- Zambian Carnivore Program (ZCP)
- Anne K. Taylor Fund (AKTF)
- Project Snow Leopard
- Ruaha Carnivore Project
- Ewaso Lions
- Snow Leopard Conservancy
- N/a’an ku sê Foundation
- African People and Wildlife Fund
- Cheetah Conservation Botswana
- The Endangered Wildlife Trust
- Niassa Carnivore Project
ACTION: Support and donate to Organisations that share your values on hunting. Make sure your dollars go to organisations that do not condone or encourage hunting IF this is not what you believe in. Find out who stands for what.
- Donate to this site and we will be able to do advanced advocacy to Stop Hunting Lions.
- We will fund protected land for lions.
- We will help fund lion conservation projects to people and organizations that are strictly vetted as non-hunting.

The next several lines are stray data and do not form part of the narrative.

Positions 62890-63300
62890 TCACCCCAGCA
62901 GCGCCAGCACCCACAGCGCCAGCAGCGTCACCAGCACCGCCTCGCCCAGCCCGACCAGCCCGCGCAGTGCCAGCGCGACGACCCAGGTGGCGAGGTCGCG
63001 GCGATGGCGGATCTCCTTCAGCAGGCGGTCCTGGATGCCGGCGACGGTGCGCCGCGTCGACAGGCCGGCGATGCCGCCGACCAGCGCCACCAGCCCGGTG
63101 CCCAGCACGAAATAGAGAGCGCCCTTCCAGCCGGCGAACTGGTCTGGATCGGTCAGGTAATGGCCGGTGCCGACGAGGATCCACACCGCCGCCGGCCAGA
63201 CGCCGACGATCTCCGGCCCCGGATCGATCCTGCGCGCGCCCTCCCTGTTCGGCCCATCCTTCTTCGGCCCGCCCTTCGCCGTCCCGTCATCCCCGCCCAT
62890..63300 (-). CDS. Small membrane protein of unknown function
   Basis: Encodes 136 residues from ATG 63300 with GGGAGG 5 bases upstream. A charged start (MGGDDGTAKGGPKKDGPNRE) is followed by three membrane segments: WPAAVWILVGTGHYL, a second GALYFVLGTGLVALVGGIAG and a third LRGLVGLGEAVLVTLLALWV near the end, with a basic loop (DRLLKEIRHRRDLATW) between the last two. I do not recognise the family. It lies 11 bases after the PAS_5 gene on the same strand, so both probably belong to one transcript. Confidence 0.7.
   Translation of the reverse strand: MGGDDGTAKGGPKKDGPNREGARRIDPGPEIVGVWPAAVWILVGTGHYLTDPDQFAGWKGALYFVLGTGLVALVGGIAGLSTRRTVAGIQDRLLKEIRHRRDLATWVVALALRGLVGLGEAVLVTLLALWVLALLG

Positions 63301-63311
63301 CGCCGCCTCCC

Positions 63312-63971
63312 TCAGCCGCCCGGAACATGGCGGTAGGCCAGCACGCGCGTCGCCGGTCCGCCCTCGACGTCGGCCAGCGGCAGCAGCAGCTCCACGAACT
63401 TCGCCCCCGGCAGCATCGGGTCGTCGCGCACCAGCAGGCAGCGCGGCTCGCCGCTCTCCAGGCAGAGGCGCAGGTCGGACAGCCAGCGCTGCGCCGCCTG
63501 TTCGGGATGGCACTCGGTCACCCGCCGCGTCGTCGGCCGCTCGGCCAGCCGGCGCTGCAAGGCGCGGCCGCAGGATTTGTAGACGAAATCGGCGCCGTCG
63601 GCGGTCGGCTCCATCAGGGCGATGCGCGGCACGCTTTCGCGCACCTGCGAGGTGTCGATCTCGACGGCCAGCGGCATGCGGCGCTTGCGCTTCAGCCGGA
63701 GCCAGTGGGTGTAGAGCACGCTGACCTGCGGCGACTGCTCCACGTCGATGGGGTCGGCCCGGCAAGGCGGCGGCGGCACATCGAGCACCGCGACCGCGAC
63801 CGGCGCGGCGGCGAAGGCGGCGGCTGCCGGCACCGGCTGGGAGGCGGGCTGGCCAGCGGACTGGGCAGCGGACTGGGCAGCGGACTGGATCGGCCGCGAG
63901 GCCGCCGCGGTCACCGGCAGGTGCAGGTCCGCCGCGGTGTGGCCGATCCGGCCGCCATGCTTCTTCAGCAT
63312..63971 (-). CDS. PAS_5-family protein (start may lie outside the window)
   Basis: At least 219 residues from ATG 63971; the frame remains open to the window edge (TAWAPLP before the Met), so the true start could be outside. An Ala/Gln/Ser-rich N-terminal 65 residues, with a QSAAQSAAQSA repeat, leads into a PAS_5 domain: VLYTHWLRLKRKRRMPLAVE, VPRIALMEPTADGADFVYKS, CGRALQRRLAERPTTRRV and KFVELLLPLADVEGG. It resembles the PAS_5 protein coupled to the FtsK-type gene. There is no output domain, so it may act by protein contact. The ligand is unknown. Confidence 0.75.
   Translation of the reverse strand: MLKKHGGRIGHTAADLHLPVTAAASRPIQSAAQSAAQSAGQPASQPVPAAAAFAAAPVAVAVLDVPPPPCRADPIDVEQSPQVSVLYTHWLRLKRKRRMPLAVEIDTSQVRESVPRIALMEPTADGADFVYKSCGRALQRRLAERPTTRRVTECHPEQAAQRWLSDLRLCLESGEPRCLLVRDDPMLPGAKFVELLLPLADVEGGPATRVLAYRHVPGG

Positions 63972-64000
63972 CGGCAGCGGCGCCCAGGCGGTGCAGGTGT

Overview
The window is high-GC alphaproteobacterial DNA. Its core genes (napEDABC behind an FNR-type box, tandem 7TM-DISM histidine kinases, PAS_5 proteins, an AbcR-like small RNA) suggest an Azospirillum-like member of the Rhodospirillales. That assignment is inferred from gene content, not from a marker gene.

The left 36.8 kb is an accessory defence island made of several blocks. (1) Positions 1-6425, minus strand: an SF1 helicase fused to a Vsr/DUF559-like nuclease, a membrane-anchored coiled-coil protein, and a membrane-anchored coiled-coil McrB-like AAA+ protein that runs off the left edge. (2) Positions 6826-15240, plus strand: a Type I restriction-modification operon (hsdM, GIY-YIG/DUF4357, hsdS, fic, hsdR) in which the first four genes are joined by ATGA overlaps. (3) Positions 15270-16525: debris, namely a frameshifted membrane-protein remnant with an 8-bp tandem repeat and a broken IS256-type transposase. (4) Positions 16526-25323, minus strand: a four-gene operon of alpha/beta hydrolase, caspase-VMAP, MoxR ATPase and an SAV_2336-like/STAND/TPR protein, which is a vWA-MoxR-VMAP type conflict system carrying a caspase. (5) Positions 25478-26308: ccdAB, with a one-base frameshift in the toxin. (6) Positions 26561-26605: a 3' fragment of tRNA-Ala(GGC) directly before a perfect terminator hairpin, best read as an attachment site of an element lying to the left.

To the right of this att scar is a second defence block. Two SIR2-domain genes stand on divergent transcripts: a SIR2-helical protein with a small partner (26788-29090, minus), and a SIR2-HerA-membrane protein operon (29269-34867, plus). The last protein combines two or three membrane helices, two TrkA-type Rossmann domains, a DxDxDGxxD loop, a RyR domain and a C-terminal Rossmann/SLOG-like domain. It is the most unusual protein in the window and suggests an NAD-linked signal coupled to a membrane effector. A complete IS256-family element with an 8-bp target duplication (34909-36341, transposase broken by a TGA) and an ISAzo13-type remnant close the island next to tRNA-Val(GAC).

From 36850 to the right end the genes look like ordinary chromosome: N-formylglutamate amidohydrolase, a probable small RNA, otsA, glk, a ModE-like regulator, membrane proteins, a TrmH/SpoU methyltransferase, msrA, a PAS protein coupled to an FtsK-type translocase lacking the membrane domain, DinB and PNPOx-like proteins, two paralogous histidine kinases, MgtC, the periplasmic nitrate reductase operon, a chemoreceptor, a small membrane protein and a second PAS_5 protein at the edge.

- Donate only to NGO’s that state that they are not affiliated or in support of killing lions.
Do we really have to hunt lions? Is it ethical? In the face of extinctions is it morally okay to be killing these animals for our own selfish pursuit of fun, or sport? We don’t think so. Please help us solve this very solvable problem.
Stop Hunting Lions as a campaign has one ambition: to be redundant as soon as possible, when the hunting of lions has stopped.
Purchase, G., and C. Mateke. 2008. The state of knowledge regarding leopard (Panthera pardus) in three range states (Mozambique, Zambia and Zimbabwe) in the context of improving management of trophy hunting. Report. CAMPFIRE Association of Zimbabwe, Harare.;